Christina Anstead Is Back—With a New Backyard That Boggles the Mind


    If you loved the first season of “Christina on the Coast” and were sad to see it end, we’ve got good news: There’s a new bonus episode! That’s right, designer Christina Anstead returned for one last hurrah where you can watch her and her husband, Ant, make over yet another feature of their new Newport Beach, CA, home: the outdoors.

    Because while their home’s interior is now exactly the way Christina wants it, the outside leaves a lot to be desired. And we just can’t have that now, can we?

    In the final (really, truly) episode of the hit first season of “Christina on the Coast,” aptly titled “My Perfect Paradise,” the high-profile newlyweds work together to renovate their backyard into a summertime wonderland. In doing so, they pass along some fantastic tips that might inspire you to redo a few aspects of your own backyard, too. Check it out!

    The pool should match the house

    Christina and Ant have such a great time at a neighbor’s family pool party, it inspires them to redo their own backyard. But she doesn’t want to make it identical. Christina points out that the home they’re visiting has a Mediterranean vibe, so the rock grotto makes sense there. But it won’t go with their modern farmhouse-style home. They’ll have to come up with a design that has cleaner, more modern lines.

    Changing the pool’s size and shape can be outrageously expensive

    If you want to alter your pool in any way, you can’t just build an add-on like you might do with your house. You have to demolish and remove the entire pool structure, and start completely anew. And who knows what you might find while you’re digging?

    Christina’s pool expert, Jesse Escalera of JE Proscapes, finds another entire pool buried next to the old one they were demolishing in Christina’s backyard. They have to remove this one, too, adding about $10,000 to the price of their remodel.

    Don’t skimp on the lighting

    Gone are the days when one big porthole-type light in the deep end illuminated the entire pool. Today’s swank swimming hole will have extensive and thoughtful lighting both underwater and in the structures surrounding it. For example, Escalera builds a cabana over the elevated spa, and Christina considers hanging a chandelier from the roof, but ends up with five hanging globe lights overhead instead. Fancy!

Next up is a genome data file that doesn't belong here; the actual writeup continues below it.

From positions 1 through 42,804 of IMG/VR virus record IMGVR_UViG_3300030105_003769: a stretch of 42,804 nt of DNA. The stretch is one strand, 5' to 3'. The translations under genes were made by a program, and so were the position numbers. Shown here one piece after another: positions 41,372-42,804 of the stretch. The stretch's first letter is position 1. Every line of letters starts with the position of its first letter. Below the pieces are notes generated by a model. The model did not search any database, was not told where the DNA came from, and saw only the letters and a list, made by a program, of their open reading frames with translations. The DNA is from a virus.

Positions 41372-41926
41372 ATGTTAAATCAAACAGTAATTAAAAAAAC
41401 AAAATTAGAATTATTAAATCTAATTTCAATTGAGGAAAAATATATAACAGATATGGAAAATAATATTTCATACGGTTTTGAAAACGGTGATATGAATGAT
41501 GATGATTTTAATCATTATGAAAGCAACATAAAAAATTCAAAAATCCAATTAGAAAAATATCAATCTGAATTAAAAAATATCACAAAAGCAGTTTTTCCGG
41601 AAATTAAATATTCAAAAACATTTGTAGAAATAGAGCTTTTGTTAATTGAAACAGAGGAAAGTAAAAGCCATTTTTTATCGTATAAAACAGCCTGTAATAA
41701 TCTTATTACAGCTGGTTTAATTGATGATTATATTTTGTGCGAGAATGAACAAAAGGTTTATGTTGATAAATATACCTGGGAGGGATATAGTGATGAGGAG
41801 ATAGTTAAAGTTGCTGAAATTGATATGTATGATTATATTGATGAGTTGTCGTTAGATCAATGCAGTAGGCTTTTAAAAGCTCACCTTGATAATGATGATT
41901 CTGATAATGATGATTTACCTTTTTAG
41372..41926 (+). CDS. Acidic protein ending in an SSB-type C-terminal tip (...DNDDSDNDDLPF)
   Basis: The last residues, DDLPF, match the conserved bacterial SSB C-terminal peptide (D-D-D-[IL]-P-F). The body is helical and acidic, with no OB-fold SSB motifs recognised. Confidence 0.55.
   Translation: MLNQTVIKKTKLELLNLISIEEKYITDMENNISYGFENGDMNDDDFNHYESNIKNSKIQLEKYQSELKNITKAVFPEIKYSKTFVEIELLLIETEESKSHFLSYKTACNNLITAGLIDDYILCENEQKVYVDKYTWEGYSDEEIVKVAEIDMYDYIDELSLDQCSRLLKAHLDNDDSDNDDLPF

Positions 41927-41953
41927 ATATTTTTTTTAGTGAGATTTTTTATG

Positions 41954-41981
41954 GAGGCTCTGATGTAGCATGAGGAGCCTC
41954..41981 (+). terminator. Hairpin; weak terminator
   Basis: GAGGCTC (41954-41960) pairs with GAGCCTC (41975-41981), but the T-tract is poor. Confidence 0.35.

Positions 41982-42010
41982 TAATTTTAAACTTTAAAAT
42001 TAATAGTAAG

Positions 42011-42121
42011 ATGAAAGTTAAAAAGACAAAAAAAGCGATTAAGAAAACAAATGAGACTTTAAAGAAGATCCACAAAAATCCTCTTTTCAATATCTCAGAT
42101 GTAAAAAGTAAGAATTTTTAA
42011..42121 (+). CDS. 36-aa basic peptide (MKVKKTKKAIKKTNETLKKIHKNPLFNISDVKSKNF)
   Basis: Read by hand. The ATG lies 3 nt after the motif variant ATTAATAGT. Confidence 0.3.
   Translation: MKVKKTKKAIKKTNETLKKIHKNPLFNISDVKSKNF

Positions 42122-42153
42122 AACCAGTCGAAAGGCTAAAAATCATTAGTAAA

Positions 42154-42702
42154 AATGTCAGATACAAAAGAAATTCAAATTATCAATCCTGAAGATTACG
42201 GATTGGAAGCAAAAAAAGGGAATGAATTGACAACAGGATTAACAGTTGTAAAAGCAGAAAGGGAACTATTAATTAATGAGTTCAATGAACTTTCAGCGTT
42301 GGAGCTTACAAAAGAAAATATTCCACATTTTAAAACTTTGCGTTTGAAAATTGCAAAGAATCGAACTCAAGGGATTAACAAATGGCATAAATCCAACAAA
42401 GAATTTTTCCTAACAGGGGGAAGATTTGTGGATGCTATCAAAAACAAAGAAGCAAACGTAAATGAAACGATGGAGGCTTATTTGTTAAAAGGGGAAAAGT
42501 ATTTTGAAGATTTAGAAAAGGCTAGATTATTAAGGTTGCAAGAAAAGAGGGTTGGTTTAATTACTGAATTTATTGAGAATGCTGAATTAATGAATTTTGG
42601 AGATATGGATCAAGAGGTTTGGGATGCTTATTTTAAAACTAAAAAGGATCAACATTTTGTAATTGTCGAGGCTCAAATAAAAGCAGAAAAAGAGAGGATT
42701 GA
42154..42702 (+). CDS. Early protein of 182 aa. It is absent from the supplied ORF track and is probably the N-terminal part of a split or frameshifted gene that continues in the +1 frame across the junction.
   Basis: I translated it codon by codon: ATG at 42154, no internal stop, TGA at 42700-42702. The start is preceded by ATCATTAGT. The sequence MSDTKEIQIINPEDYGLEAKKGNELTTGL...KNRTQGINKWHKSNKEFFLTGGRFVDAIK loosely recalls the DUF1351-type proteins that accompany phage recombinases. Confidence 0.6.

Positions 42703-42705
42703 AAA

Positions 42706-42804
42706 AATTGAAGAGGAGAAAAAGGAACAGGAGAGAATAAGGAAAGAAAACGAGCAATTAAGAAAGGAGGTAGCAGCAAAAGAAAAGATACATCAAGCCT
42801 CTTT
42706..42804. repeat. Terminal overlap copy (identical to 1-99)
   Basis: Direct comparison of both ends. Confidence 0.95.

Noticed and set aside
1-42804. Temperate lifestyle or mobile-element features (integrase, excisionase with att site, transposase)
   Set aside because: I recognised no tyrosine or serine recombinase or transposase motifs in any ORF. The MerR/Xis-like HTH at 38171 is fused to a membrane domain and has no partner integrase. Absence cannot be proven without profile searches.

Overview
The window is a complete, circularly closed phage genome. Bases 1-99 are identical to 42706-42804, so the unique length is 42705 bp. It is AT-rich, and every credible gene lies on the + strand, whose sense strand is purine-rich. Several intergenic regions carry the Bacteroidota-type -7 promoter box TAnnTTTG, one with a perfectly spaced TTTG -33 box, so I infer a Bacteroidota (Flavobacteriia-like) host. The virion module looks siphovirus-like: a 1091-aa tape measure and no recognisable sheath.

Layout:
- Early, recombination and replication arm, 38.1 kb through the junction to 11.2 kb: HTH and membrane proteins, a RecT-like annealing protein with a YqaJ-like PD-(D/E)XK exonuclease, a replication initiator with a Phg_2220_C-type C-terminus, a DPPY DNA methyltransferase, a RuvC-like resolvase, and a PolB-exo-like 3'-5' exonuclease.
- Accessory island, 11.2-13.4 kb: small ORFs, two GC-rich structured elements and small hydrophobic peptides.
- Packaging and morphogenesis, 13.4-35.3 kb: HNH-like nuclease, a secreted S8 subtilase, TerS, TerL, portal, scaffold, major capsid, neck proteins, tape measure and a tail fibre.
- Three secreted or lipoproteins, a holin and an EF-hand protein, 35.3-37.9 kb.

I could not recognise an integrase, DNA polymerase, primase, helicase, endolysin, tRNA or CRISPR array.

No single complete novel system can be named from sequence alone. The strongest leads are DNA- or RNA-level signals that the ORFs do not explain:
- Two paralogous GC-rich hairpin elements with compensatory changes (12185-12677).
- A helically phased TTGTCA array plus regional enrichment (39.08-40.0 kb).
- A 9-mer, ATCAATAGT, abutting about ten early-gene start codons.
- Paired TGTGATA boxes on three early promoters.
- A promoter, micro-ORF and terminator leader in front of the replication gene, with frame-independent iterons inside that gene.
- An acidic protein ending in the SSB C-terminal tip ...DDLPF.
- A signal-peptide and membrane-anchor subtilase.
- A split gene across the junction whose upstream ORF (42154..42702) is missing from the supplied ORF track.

Christina on the Coast
    Spa cabana with hanging lights


    Waterslides are still in

    Remember those big, old aqua fiberglass waterslides at motel pools? Escalera came up with his own cool spin—a custom-made, fiberglass shoot accessed by a white wooden ladder leading up to a white wood treehouse. It’s very cute, and matches the big house nearby.

    Straight edges are more modern

    Christina and Ant consider whether they want the edges of the pool to be straight, with 90-degree angles, or have more of a bullnose curve. While the latter seems a bit kinder and gentler, they decide that the straight edges are more “clean and crisp and goes better with the house,” so a straight edge it is.

    Adults need their space, too

    Sure, a pool should be a fabulous play land for the kids, but adults need to be accommodated in style as well! Christina and Ant provide this by building an elaborate, covered outdoor kitchen with a bar and upscale booth seating. Then Ant designs what looks like a floating deck with an outdoor bed, curtains, and a cantilevered roof, so the adults can recline in comfort while watching the kids swim. Christina is so thrilled with it she promises to bring him cocktails forever.

    Christina on the Coast
    Outdoor kitchen with bar


    Light is right for water-edge tile

    Ant favors dark, iridescent tile to place around the waterline, but Christina feels that’s a little old school, and—surprise—steers him toward her favored gray and white. It turns out that this is also more practical, because dark tile shows the white water and pool chemical residue more than a lighter color would.

    Saltwater has its advantages—and its costs

    Chlorine keeps your pool water clean, but it can also turn your eyes red, your hair green, and your skin dry. Christina and Ant would like their new pool to have saltwater, which is easier on the skin, but Escalera warns them they’ll have to get a whole new pump, pipes, and heating system made of stainless steel, rather than the PVC they’re using right now. It will cost them an extra $12,000. They deliberate for about 12 seconds, and decide to go for it.

    “The upgrade is expensive, but worth it to make this pool top-notch,” says Christina.

    Do Christina and Ant Anstead’s designs do the trick?

    They were hoping to spend about $180,000 on their backyard paradise (we know, right?), but in the end, they manage to blow through a whopping $208,000! It sure looks like it’s worth it to them, though, as we watch a big pool party finale, with the kids wriggling down the custom waterslide and all of the beautiful adults lounging about sipping cocktails and cooking burgers on the grill.

    With a finale like that, there’s sure to be a Season 2, although it hasn’t been announced yet. We’ll be sure to keep you posted.

    The post Christina Anstead Is Back—With a New Backyard That Boggles the Mind appeared first on Real Estate News & Insights |®.

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